IN WAR AND AFTER: THE ART OF COMBAT VETERANS Sculptor and veteran Ken Hruby curates this juried exhibition, which spotlights photographs and drawings by official combat artists and works by vets reflecting on their experience of war. Through June 24. Cultural Center at Rocky Neck, 6 Wonson St., Gloucester. 978-515-7004,



WILD DESIGNS Artists, designers, and inventors look to nature for inspiration. In this show, a gecko’s sticky toes lead to a super adhesive, edible shelters are grown from trees, and a sculpture mimics a spine. Through Aug. 4, 2019. Peabody Essex Museum, East India Square, 161 Essex St., Salem. 978-745-9500,

ALICJA KWADE: TUNNELTELLER The Polish artist, known for her mazelike installations, reflects on the Gilded Age in America symbolized by the Crane Estate, with an immersive work on the site of the manor’s erstwhile hedge maze. Through April 2019. Castle Hill on the Crane Estate, 290 Argilla Road, Ipswich. 978-356-4351,


THE BEAUTIFUL BRAIN: THE DRAWINGS OF SANTIAGO RAMÓN Y CAJAL Cajal won the Nobel Prize in Physiology or Medicine in 1906. His drawings of brains helped formulate modern neuroscience. Along with his work, the show features contemporary brain images from MIT labs. Through Dec. 31. MIT Museum, 265 Massachusetts Ave., Cambridge. 617-253-5927,




LAURIE KILMARTIN The Emmy-nominated TV writer and comedian has moved on from the material in her last special, “45 Jokes About My Dead Dad,” but wrote about the experience of losing a loved one in her new book, “Dead People Suck: A Guide for Survivors of the Newly Departed.” May 31-June 1 at 8 p.m. and June 2 at 8 p.m. and 10:15 p.m. $20-$25. Laugh Boston, 425 Summer St., Boston. 617-725-2844,

MYQ KAPLAN AT THE GAS The former Boston comic hosts a new podcast, “Broccoli and Ice Cream,” for which he interviews people about their work (the “broccoli”) and things they love (the “ice cream”). He’s headed to the Edinburgh Fringe Festival with a new show, and working on material even newer than that. June 1, 7 p.m. $10. Great Scott, 1222 Commonwealth Ave., Allston. 617-566-9014,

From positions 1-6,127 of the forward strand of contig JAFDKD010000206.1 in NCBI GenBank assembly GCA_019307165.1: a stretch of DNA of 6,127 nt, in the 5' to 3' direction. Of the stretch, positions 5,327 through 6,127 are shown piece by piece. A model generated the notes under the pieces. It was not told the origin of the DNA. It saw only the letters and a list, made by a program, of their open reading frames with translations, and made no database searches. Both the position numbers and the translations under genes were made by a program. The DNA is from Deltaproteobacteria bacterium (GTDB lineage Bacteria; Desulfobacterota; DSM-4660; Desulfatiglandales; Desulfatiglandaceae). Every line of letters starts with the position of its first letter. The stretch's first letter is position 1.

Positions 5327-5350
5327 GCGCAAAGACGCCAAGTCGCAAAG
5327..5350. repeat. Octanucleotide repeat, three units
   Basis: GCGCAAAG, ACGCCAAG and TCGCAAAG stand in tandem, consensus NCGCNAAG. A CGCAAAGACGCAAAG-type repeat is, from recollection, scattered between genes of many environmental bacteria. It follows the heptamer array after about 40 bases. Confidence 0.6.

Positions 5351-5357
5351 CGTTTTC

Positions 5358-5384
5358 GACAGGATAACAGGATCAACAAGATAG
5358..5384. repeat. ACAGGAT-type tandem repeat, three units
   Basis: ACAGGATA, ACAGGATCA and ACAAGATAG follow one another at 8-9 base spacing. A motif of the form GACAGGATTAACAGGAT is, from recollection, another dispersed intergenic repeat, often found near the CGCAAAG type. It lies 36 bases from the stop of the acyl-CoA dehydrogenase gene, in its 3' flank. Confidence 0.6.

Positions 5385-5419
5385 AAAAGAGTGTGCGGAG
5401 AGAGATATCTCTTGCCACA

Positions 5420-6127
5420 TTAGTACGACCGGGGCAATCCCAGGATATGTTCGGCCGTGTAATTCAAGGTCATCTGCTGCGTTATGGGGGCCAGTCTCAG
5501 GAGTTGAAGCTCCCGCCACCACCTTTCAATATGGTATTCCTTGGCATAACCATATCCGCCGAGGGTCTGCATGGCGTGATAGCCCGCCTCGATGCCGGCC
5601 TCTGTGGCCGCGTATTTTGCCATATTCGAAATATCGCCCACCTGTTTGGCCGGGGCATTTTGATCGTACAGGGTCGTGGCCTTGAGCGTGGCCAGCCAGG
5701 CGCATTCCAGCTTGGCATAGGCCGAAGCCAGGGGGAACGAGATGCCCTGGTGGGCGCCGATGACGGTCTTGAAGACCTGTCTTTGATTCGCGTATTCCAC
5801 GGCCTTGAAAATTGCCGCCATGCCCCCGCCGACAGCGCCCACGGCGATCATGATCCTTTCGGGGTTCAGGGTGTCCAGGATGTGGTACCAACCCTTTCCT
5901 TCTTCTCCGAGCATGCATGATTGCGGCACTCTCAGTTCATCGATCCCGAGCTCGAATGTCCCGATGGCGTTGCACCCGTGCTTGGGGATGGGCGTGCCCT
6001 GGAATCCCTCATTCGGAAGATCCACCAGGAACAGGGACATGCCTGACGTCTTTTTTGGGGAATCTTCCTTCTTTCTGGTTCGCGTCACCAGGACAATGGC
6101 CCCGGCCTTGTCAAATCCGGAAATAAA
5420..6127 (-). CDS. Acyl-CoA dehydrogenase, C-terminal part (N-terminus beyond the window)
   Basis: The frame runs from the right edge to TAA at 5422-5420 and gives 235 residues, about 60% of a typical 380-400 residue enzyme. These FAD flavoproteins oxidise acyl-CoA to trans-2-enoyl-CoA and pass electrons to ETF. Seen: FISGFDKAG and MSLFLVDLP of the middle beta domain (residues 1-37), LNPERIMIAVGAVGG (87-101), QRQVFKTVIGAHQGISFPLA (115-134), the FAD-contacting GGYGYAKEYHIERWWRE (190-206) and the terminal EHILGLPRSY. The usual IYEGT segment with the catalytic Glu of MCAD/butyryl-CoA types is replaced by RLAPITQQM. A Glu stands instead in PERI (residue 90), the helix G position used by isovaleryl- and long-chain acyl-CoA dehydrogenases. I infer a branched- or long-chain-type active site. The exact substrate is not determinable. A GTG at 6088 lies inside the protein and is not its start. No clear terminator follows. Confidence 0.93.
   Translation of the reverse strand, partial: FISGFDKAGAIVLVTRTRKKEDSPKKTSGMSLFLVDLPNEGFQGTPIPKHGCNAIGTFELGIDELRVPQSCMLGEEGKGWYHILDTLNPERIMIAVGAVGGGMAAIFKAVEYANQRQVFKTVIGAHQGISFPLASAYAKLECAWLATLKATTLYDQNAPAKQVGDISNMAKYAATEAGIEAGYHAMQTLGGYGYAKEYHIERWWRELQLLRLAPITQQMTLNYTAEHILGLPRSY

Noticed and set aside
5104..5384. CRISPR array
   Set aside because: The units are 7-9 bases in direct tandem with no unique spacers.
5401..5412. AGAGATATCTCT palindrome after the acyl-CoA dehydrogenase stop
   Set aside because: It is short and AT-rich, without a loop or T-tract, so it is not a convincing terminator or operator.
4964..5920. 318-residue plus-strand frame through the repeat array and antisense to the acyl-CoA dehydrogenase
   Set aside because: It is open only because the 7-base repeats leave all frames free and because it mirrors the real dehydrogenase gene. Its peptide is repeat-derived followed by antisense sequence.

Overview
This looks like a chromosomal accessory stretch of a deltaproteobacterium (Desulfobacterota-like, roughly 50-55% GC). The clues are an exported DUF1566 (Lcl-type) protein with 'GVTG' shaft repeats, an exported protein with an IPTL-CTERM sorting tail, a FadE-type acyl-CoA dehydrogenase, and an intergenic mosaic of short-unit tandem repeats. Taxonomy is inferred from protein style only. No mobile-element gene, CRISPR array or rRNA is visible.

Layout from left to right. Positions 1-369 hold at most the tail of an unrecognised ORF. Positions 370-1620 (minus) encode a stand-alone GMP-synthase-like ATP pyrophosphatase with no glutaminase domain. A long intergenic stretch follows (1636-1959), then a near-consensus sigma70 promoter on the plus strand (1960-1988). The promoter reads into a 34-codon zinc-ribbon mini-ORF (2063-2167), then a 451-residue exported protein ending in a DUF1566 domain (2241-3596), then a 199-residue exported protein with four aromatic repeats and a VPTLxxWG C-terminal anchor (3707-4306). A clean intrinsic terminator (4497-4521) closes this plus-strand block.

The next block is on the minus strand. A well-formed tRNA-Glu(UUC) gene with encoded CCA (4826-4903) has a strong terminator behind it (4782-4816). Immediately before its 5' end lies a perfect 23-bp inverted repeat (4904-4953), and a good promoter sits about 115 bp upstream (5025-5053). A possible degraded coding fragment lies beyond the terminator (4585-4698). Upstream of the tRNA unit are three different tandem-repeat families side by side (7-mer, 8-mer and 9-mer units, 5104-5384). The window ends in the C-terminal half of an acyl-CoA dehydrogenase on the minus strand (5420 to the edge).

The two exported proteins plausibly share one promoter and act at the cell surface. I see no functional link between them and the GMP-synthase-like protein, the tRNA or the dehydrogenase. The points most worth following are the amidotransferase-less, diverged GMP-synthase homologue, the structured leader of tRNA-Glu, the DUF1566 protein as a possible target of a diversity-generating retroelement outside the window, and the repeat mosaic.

THE SLEEPY TIME COMEDY SHOW Val Kappa hosts this new show at the Riot Theater Company’s new home, Roslindale’s Rozzie Square Theater. Ken Reid, Emily Ruskowski, Carrie Ross, and Dana Jay Bein top the bill. June 2, 10 p.m. $10. Rozzie Square Theater, 5 Basile St., Roslindale. 617-942-0294,



GLASS ART FAMILY EXPERIENCE A craft, a learning experience, and a present all in one — sounds like a perfect Sunday afternoon. Share the beauty of glass blowing with the whole family and get to take a keepsake home, as after the lesson, you’ll learn how to make your own fused-glass pendants. Safe for ages 6 and older. May 27, 1-3 p.m. $25. Diablo Glass School, 123 Terrace St., Roxbury Crossing.

MEMORIAL DAY OPEN HOUSE Celebrate the start of summer with free admission to the Museum of Fine Arts Boston this Memorial Day. Enjoy family art-making, tours, music, and film screenings throughout the museum or just go exploring yourself. May 28, 10 a.m.-5 p.m. Free. Museum of Fine Arts Boston, 435 Huntington Ave.

SPRING DIRT PLAY Get in touch with nature by actually touching it at Lexington Community Farm. Included in admission, ages 3-7 can explore the learning garden and get messy in the mud. At the end of the session, take a trip to the Silk Fields goat yard. May 31, 10-11 a.m. Admission price for first child: members $10, non-members $12; $5 additional child. Lexington Community Farm, 52 Lowell St., Lexington.



June 5 Middle Kids at Brighton Music Hall

June 7 Ry Cooder at Wilbur Theatre

June 8 Nathaniel Rateliff & the Night Sweats at Blues Hills Bank Pavilion

June 9 Depeche Mode at TD Garden

June 15 Paul Simon at TD Garden

June 15 John Prine at Wang Theatre

June 18 Spoon and Grizzly Bear at Blue Hills Bank Pavilion

June 21-22 U2 at TD Garden